A fitting celebration
It will be some time before the coronavirus in Britain is under effective control. But eventually it will come, and with it the ability at last to hear Mass and receive the sacraments.
To look forward to that day, I suggest that there should be a sung high mass at Westminster Cathedral with the object of a) thanking God for our deliverance, b) thanking all those vital workers which made deliverance possible, c) praying for those killed by the virus, and d) committing all of us to a greater appreciation of the Mass and the sacraments and to do much better.
Perhaps all the diocesan cathedrals could do the same, and every parish church.
It would also be appropriate for some of those who played a major part in the effort to control the virus to be invited as guests to the Mass. Perhaps even the Prime Minister to Westminster Cathedral.
Cistercians who broke the lockdown
What a fascinating article by Francis Young in Charterhouse concerning the interdict imposed on England by Pope Innocent III in 1208-14, especially the coincidence of 23 March being the anniversary of its execution and the date of the recent lockdown.
England was not alone in feeling Innocent’s wrath, for both Norway and France had endured interdicts a few years previously; and it may be worth mentioning that Hadrian IV, the English pope, had placed the City of Rome under interdict in 1155.
It has been suggested that the interdict may not have been total, for the third volume of the Oxford History of England mentions that the “Cistercians, claiming the privilege of exemption ‘rang their bells, shouted their chants and celebrated the divine offices with open doors’ . . . but they were severely rebuked by the pope.”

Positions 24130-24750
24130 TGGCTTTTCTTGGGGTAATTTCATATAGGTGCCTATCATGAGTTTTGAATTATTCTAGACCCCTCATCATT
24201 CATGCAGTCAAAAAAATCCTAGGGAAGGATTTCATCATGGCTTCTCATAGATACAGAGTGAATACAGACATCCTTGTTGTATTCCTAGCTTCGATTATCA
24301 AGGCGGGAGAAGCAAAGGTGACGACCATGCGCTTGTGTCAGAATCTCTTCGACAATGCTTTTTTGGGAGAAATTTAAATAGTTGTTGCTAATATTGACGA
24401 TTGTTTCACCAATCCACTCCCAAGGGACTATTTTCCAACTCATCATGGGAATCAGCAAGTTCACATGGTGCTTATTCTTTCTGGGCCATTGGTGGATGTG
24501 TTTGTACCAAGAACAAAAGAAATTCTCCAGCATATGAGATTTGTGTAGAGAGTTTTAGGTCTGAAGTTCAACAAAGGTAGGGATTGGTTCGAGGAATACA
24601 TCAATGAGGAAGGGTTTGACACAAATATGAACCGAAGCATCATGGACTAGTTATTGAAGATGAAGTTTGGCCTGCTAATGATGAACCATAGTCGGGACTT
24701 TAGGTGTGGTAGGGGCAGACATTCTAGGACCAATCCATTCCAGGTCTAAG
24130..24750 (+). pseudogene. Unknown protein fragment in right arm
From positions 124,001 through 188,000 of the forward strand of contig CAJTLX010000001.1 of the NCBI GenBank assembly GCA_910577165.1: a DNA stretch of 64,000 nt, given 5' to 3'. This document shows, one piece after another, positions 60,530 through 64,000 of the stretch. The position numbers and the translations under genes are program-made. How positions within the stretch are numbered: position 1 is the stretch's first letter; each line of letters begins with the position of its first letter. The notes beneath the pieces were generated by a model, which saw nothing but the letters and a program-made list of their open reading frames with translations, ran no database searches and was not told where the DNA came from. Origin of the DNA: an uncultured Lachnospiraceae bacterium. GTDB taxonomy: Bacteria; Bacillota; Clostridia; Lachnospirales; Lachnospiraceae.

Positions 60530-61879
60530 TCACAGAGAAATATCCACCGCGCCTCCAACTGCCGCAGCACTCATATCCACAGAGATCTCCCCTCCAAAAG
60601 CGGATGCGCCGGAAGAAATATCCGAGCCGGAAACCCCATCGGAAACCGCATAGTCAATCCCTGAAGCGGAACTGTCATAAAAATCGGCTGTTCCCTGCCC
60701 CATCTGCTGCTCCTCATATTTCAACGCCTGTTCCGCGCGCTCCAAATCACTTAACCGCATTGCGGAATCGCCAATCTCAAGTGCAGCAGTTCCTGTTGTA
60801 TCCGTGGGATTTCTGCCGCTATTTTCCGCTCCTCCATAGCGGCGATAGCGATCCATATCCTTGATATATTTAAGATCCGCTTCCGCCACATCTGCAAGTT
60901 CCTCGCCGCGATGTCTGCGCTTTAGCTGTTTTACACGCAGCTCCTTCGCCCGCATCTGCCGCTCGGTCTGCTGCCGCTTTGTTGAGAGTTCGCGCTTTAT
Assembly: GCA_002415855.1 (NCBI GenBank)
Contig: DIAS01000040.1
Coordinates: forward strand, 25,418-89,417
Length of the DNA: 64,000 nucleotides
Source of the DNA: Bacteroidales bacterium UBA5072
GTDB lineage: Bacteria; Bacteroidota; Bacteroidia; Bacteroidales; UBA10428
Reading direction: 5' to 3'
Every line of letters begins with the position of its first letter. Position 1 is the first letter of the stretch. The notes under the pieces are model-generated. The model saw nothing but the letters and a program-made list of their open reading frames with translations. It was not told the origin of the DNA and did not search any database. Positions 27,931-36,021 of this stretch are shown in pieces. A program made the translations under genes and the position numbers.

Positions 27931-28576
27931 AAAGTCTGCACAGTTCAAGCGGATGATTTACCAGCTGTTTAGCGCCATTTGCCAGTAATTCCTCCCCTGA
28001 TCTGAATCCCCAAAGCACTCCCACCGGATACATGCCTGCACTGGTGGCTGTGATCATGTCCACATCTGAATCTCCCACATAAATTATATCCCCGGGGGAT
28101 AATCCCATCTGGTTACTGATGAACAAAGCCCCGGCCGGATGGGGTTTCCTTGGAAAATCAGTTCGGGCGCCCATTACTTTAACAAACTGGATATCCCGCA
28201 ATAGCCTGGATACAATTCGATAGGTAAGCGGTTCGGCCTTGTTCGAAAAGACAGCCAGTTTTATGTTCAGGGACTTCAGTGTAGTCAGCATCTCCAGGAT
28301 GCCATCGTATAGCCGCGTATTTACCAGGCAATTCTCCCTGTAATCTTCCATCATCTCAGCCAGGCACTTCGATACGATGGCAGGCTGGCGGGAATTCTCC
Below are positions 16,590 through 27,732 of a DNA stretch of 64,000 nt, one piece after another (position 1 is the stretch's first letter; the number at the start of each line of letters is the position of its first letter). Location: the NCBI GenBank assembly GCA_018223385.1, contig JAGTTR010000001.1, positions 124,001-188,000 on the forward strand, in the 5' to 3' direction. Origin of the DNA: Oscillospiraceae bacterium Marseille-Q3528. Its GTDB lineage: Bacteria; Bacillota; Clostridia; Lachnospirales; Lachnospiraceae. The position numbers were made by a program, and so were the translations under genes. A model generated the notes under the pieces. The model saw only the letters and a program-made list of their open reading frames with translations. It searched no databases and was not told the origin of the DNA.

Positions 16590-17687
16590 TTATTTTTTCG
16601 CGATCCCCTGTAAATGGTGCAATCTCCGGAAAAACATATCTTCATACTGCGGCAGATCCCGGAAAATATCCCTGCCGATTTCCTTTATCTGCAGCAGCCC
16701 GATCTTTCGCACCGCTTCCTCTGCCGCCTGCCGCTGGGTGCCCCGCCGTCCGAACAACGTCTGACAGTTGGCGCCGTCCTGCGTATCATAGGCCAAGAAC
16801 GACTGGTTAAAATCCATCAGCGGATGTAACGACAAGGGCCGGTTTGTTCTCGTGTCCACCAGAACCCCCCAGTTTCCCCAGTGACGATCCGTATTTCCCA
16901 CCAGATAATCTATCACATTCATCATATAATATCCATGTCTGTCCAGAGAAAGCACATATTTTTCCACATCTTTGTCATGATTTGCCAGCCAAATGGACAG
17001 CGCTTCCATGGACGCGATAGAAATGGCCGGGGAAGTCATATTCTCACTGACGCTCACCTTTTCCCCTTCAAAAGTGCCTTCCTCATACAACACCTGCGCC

Fr Julian G Shurgold
St John’s Seminary, Wonersh
I do not see that “His presence is virtual” in live-streamed Masses (Letters, April 10). I see a real priest offering a real Mass in which Jesus Christ is made truly present on the altar. The only thing that is virtual is the means by which I receive the Mass.
Before the lockdown, after receiving Holy Communion, I would often ask Our Lord that the graces of my Communion would flow out through me to others, especially for Christians united with us in baptism but unable to believe that Jesus is truly present in the Eucharist. Now, “housebound”, I ask the Lord that as the priest receives Him in Holy Communion, so graces may flow out through him to me as a member of the Mystical Body of Christ. Surely this is one aspect of the Communion of Saints.
God is not bound by space or time.
My husband and I have streamed Mass every day from various places and it is a great joy and blessing. There is a great sense that we are a part of a worldwide, unseen family. Some say there is a possibility that, when the lockdown is lifted, some may continue to watch online rather than return to church; this is unlikely, I hope, for watching a streamed Mass implies the hunger to be able to attend Mass, which we express as we make a spiritual communion.
We now watch Mass streamed from the Bournemouth Oratory and now understand and are wholly won over to Mass said “ad orientem”!
Mrs Jennifer Moorcroft